Journal Article

Cytokine production by alveolar macrophages is down regulated by the α-methylhydroxylation pathway of 4-(methylnitrosamino)-1-(3-pyridyl)-1-butanone (NNK)

Léa-Isabelle Proulx, André Castonguay and Elyse Y. Bissonnette

in Carcinogenesis

Volume 25, issue 6, pages 997-1003
Published in print June 2004 | ISSN: 0143-3334
Published online June 2004 | e-ISSN: 1460-2180 | DOI: http://dx.doi.org/10.1093/carcin/bgh103
Cytokine production by alveolar macrophages is down regulated by the α-methylhydroxylation pathway of 4-(methylnitrosamino)-1-(3-pyridyl)-1-butanone (NNK)

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NNK, a nicotine-derived nitrosamine, is a potent lung carcinogen that generates electrophilic intermediates capable of damaging DNA. The effects of NNK on the immune response, which may facilitate lung carcinogenesis, are poorly understood. Alveolar macrophages (AM), a key cell in the maintenance of lung homeostasis, metabolize NNK via two major metabolic activation pathways: α-methylhydroxylation and α-methylenehydroxylation. We have shown previously that NNK inhibits the production of interleukin-12 (IL-12) and tumor necrosis factor (TNF), but stimulates the production of IL-10 and prostaglandin E2 (PGE2) by AM. In the present study, we investigated the contribution of each activation pathway in the modulation of AM function. We used two precursors, 4-[(acetoxymethyl)-nitrosamino]-1-(3-pyridyl)-1-butanone (NNKOAc) and N-nitro(acetoxymethyl)methylamine (NDMAOAc), which generate the reactive electrophilic intermediates [4-(3-pyridyl)-4-oxo-butanediazohydroxide and methanediazohydroxide, respectively] in high yield and exclusively. Rat AM cell line, NR8383, was stimulated and treated with different concentrations of NNKOAc or NDMAOAc (12, 25 and 50 µM). Mediator release was measured in cell-free supernatants. NNKOAc significantly inhibited the production of IL-10, IL-12, TNF and nitric oxide but increased the release of PGE2 and cyclooxygenase-2 expression suggesting that the α-methylhydroxylation pathway might be responsible for NNK modulation of AM cytokine release. In contrast, NDMAOAc did not modulate AM mediator production. However, none of these precursors, alone or in combination, could explain the stimulation of AM IL-10 production by NNK. Our results suggest that the α-methylhydroxylation of NNK leading to DNA pyridyloxobutylation also modulates cytokine production in NNK-treated AM.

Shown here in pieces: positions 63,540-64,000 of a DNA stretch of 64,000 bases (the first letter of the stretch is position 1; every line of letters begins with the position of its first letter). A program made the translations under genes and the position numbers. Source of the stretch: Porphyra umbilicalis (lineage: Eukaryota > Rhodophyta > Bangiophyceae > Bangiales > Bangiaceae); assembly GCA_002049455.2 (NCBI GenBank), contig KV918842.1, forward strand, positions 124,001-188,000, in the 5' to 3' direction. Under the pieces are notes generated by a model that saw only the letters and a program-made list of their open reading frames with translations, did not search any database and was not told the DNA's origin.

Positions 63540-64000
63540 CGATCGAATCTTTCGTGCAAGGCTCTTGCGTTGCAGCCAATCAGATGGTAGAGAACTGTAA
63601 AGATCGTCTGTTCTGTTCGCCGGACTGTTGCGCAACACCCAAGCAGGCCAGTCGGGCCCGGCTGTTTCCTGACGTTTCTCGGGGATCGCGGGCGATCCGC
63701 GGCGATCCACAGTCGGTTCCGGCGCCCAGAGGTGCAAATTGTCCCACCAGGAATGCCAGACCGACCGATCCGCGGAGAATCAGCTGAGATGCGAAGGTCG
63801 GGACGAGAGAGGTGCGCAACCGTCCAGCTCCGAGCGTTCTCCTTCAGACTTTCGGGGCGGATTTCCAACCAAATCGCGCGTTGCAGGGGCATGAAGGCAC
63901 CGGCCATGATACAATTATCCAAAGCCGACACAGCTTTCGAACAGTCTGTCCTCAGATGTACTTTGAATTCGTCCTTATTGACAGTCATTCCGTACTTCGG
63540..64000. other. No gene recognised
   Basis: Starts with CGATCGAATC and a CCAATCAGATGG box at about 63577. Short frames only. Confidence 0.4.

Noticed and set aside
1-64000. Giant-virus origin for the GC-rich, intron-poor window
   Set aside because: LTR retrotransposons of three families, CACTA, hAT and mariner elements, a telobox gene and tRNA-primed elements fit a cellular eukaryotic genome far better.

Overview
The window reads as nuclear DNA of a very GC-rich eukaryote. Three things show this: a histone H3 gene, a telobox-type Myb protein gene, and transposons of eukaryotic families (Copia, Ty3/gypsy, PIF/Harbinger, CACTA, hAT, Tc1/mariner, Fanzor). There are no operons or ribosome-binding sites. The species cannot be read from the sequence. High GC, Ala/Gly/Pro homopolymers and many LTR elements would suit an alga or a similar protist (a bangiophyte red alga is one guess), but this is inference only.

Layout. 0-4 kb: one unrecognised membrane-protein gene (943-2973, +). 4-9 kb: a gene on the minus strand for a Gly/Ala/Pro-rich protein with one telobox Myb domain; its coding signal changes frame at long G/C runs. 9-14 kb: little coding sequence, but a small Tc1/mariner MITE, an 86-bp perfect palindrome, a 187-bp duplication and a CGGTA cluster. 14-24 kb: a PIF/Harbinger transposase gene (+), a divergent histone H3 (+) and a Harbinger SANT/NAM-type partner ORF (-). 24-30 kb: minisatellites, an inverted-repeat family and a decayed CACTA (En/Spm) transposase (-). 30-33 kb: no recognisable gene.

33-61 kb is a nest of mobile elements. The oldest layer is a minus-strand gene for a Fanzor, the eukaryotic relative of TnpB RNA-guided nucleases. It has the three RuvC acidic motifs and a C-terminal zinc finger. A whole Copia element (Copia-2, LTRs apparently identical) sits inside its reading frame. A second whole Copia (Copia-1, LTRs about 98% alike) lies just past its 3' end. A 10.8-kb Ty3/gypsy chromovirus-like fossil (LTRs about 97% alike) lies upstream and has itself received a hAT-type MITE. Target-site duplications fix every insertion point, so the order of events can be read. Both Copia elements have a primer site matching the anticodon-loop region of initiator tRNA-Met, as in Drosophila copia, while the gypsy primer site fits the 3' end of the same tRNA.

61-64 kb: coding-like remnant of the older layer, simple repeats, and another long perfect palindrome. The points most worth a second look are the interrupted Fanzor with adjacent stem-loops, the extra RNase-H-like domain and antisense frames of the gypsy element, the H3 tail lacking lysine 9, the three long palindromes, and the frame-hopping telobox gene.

Keywords: AM, alveolar macrophages; BCG, Bacille Calmette-Guerin; COX, cyclooxygenase; IL, Interleukin; KA, keto acid; KAL, keto alcohol; LPS, lipopolysaccharide; NDMAOAc, nitroso(acetoxymethyl)methylamine; NO, nitric oxide; NNAL, 4-(methylnitrosamino)-1-(3-pyridyl)-1-butanol; NNK, 4-(methylnitrosamino)-1-(3-pyridyl)-1-butanone; NNKOAc, 4-(acetoxy-methylnitrosamino)-1-(3-pyridyl)-1-butanone; PGE2, prostaglandin-E2

Journal Article.  5358 words.  Illustrated.

Subjects: Clinical Cytogenetics and Molecular Genetics

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